Pansy Leung Sun-chun: 'I make sure I keep to my diary'
Legal adviser has many different roles
Pansy Leung Sun-chun wears many different hats in her career - as a solicitor, as a civil celebrant and as a mediator. "I enjoy all my roles. I am happy to be able to help others," she says.
A typical work day starts at 9.30am or earlier, depending on whether she has to attend a court hearing or meetings, preside over a wedding ceremony, perform her role as a mediator or go to her office in Central.
As a legal adviser to the Hong Kong Breast Cancer Foundation and the Caring for Children Foundation, and a member of the Zonta Club of Hong Kong that seeks to advance the status of women, and a committee member of the Hong Kong University Museum Society, she has to meet with the groups regularly.
"I prioritise my tasks and schedule them in advance. I make sure I keep to my diary," says Leung, who is partner of Pansy Leung Tang & Chua Solicitors. The firm handles conveyancing work, and landlord-tenant and matrimonial cases, among other issues.
She works alone for at least two hours, uninterrupted, every day in order to focus on paperwork. Ploughing through legal documents is part and parcel of her job, as is meeting clients to hear their stories.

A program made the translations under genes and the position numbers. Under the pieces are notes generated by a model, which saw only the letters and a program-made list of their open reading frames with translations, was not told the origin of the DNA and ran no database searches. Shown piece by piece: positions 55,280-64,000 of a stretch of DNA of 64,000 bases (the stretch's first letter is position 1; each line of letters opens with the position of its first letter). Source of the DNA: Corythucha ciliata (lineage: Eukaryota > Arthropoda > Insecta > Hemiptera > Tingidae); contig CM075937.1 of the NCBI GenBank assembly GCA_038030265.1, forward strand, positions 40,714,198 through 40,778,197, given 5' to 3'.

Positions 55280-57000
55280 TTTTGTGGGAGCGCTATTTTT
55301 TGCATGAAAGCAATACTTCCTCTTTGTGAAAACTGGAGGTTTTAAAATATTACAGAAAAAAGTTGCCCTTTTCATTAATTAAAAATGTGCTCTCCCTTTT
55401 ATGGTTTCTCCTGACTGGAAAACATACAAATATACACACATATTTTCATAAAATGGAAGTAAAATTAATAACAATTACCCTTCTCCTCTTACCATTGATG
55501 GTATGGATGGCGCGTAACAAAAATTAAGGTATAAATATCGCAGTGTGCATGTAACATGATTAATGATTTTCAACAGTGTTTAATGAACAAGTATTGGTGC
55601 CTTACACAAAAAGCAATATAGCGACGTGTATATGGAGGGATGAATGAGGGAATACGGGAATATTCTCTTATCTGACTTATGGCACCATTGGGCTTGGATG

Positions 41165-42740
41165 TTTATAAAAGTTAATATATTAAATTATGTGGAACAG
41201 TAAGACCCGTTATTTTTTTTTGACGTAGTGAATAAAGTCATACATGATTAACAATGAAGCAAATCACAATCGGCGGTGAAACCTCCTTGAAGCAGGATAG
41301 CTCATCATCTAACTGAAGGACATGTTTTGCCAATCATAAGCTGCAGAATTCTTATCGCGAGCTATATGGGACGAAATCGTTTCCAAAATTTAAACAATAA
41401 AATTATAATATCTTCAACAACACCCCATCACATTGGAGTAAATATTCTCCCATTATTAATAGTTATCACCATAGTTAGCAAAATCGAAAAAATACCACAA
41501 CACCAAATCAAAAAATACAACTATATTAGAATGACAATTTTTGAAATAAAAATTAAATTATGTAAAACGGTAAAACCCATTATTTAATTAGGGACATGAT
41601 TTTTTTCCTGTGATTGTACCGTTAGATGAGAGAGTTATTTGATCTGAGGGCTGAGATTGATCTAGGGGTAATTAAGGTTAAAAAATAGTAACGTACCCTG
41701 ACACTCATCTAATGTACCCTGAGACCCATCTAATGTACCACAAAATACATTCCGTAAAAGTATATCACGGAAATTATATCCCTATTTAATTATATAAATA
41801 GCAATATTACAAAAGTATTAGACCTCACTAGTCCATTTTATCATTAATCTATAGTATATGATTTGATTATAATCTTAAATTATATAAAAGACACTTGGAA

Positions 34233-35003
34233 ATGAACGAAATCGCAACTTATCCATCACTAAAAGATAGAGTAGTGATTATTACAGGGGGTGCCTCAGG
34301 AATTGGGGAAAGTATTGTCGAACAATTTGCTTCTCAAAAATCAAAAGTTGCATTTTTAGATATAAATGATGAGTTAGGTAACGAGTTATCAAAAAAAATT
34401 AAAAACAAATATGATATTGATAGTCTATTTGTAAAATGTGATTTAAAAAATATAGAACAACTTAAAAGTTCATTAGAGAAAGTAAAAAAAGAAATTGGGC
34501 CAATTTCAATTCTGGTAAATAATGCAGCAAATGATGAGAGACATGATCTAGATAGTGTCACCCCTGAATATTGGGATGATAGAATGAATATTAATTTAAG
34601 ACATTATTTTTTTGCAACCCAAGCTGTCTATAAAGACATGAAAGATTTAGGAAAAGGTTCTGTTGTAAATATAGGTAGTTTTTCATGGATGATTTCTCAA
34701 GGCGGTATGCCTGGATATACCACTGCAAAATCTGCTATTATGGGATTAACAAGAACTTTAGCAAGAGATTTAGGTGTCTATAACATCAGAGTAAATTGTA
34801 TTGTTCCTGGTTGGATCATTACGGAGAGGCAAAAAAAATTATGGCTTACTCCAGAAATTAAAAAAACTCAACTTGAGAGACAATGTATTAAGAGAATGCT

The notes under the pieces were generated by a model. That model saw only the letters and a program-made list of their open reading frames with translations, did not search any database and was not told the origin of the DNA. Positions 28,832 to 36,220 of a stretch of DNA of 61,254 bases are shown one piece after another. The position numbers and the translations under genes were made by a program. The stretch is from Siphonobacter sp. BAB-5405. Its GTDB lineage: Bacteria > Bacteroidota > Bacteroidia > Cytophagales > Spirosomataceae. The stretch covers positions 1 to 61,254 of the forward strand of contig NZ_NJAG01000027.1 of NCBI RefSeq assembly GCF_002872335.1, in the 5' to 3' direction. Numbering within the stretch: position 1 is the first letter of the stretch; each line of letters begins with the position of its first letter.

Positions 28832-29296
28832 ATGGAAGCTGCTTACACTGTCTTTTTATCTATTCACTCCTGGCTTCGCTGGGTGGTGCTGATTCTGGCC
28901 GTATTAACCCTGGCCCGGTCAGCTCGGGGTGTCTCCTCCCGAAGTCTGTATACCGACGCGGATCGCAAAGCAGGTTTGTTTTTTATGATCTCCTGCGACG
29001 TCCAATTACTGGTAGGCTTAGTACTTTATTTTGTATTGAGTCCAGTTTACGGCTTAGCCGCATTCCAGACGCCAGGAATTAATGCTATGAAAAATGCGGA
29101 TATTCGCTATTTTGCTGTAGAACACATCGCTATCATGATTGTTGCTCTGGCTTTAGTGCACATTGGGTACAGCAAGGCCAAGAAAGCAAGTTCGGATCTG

"As a solicitor you need to be very patient and meticulous. You also need a high EQ [emotional quotient]. You come across different people and you have to learn to speak their language," she says. Leung finds helping her clients settle thorny issues most satisfying. "Some of them even pay me a visit after all the matters have been resolved."
More often than not, lawyers have to race against time to come up with a feasible business solution for their clients. Over the years, Leung has learned how to reduce stress in the face of intense time pressures through regular exercise, such as running on a treadmill or taking an aerobics class, listening to music and travelling.
Perhaps a tad less stressful than being a solicitor is the role of a civil marriage celebrant. Before the big day, Leung meets with the couple who must sign documents including the notice of intention to proceed with the marriage.
Leung takes the opportunity to find out more about the couple and understand what they want to mention in their vows. "Some couples keep their vows short and simple such as 'Yes, I do' or 'I am willing to marry so-and-so as my husband or wife'.
"Others prefer longer ones so that they can express their feelings more fully. It depends entirely on the individuals, their customs and their religion," she says. Leung writes the vows for each couple, modifying them based on their feedback before the wedding day.
"I enjoy the work as a civil celebrant as I like to see people getting married," she says. "It's always a very touching and memorable occasion." NT